John Benemann

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June 24, 2009 - Posted by | algal biodiesel, DOE, green diesel, john benemann, Mark Edwards

9 Comments

  1. Nice response from John Benemann. I wonder how many projects have endgames to capture goverment money/other investors money and not build a long term viable business. We need less marketing and more engineering and solid cost accounting. How the market is skewed by subsidies was noted by Adam Smith(in this case the word bounty equals subsidies) "Secondly, the bounty to the white-herring fishery is a tonnage bounty; and is proportioned to the burden of the ship, not to her diligence or success in the fishery; and it has, I am afraid, been too common for vessels to fit out for the sole purpose of catching, not the fish, but the bounty" (WN IV.a.32: p 520).

    Comment by takchess | June 24, 2009

  2. takchess – try out the number of 90% or greater the number of projects whose primary aim is to capture government money or other investors money and have little to do with long term.Examples in the residential wind area (commercial is a different story and I like it)Virtually all residential wind turbines are hopeless – for one example. They show 10 kW at wind speeds of 25 mph but at typical speeds of 10 to 12 mph put out zip.Others claim to start generating at 2 or 3 mph wind speed – OK great but at that speed there is no power in the wind! Many claim to have a way around the Betz law – some kind of magic. Just give us money & find out how great it is they claim.If you look at trial run data from independent testing you see the producers haven't even tested their own machines and certainly haven't designed well. Normally there is more downtime that operational time.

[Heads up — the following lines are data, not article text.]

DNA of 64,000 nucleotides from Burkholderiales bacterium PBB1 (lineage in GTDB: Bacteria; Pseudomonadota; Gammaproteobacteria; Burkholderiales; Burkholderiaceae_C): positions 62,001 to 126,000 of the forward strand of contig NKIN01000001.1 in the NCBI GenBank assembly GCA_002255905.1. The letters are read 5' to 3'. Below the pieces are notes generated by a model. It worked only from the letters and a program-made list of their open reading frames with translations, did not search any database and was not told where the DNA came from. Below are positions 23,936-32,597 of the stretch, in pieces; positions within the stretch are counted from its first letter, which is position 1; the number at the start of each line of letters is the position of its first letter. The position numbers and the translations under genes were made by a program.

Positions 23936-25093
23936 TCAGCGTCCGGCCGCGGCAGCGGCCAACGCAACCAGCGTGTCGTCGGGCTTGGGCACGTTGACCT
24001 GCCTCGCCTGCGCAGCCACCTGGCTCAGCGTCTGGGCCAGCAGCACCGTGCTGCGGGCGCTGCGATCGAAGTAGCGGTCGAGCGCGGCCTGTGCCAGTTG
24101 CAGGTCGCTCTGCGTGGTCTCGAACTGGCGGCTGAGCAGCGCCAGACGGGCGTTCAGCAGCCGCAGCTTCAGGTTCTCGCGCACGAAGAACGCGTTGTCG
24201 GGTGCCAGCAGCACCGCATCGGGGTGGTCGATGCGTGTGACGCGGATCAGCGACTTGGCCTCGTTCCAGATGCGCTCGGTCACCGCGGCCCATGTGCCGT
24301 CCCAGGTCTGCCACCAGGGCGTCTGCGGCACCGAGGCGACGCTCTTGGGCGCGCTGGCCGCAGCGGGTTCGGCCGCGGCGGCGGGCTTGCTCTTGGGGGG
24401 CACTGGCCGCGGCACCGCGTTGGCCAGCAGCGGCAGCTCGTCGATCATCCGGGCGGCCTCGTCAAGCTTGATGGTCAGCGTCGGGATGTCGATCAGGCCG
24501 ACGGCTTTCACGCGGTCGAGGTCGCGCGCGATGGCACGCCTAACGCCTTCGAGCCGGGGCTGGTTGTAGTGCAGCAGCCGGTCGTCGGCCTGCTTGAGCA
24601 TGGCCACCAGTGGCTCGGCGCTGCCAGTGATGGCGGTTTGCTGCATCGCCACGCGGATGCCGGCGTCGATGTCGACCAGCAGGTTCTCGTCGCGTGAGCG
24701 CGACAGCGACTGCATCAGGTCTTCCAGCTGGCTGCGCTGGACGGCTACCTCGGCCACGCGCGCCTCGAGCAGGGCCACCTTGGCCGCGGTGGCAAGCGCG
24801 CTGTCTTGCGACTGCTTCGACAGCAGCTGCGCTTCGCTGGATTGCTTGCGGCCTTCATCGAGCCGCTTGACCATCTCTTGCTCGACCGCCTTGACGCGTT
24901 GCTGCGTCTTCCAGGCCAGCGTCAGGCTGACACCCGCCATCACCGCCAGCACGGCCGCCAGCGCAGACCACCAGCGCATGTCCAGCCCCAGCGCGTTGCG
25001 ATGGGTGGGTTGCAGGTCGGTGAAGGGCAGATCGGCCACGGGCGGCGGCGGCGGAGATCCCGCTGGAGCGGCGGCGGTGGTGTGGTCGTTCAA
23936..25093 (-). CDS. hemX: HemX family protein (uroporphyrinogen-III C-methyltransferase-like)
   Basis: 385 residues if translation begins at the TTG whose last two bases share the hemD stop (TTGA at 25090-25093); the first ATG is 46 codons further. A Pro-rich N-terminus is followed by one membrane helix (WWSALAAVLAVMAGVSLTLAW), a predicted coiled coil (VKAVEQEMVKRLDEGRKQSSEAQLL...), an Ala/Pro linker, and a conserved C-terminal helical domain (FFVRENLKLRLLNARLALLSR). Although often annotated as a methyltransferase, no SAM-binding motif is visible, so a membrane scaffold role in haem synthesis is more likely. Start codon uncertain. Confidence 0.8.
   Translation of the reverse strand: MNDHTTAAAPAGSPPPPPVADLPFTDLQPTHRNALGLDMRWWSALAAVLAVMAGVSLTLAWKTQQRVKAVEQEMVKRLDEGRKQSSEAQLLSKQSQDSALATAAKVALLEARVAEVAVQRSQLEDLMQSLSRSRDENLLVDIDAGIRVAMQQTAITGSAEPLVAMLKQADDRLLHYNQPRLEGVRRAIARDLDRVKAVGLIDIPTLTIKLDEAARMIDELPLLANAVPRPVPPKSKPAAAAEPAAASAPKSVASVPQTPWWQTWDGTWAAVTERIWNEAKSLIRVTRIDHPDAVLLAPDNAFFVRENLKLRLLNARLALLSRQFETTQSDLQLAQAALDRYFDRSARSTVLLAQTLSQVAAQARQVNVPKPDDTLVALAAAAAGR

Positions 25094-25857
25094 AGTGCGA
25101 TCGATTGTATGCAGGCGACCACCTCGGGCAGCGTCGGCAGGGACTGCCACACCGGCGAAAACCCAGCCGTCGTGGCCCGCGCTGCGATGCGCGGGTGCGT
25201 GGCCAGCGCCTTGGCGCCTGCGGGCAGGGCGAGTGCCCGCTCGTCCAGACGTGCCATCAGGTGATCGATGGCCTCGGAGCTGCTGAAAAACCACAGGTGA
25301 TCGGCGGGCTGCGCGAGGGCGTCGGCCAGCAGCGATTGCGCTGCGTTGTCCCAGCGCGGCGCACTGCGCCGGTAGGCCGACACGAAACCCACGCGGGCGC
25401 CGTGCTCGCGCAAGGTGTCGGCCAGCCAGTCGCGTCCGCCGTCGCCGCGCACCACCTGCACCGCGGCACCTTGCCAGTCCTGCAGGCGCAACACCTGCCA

Comment by Russ | June 24, 2009

  3. Touche!

    Comment by Walker | June 24, 2009

  4. Good response ;)I noticed this article on ScienceDaily 'Milking' Microscopic Algae Could Yield Massive Amounts Of OilThere doesn't seem to be much substance under the hype though. Genetically modified algae?

    Comment by bc | June 24, 2009

  5. A note for Kinu:The WSJ has a very pro-nuke op-ed today by Bob Metcalfe, from Polaris Venture Partnmers. A fun read. Maybe worth an RR note as well.

    Comment by Benny "Boom, No Doom" Cole | June 24, 2009

  6. 'Milking' Microscopic Algae Could Yield Massive Amounts Of OilWhy, of course!!! Nanoscale suckers on their udders!:-)

    Comment by PeteS | June 24, 2009

  7. Bob Metcalfe is barking up the wrong tree when he says,“We should lower the barriers at the Nuclear Regulatory Commission for the approval of new nuclear reactors, especially the new small ones. In particular, we should drop the requirement that the commission be reimbursed for reconsidering new fission reactor designs.”Except of maybe Alaska and Hawaii, there is not much of a need for small reactors in the US. Russia is currently building a barge mounted version of their ice breaker nukes plants. Russia has remote areas where there grid needs small nukes.There are lots of places in the world that needs small power plants and there is no need to get US NRC approval. The US also has small power reactors for navy ships and most of the initial power plants (Humboldt Bay, Big Rock Point, SONGS Unit 1) were small.The control of the chain reaction in nuke reactors is described by the 6-factor formula. On of those factors is neutron leakage out of the core. Larger reactors have an inherent advantage because they have a small neutron leakage factor. Bigger is better when it comes to nukes. However, biomass is perfect for small power plants but maybe it is too mundate for venture capitalists.

    Comment by Kit P | June 24, 2009

  8. Classy write up from John Benemann, the sort of thing that does much to enhance one's reputation.Not a lengthy piece, but he even included some good advice for prof. Mark Edward.BTW, bc, GMO species work great for pharmaceuticals (high value, low volume). They work OK for food. For fuels (low value, high volume) they are next to useless.

    Comment by Optimist | June 29, 2009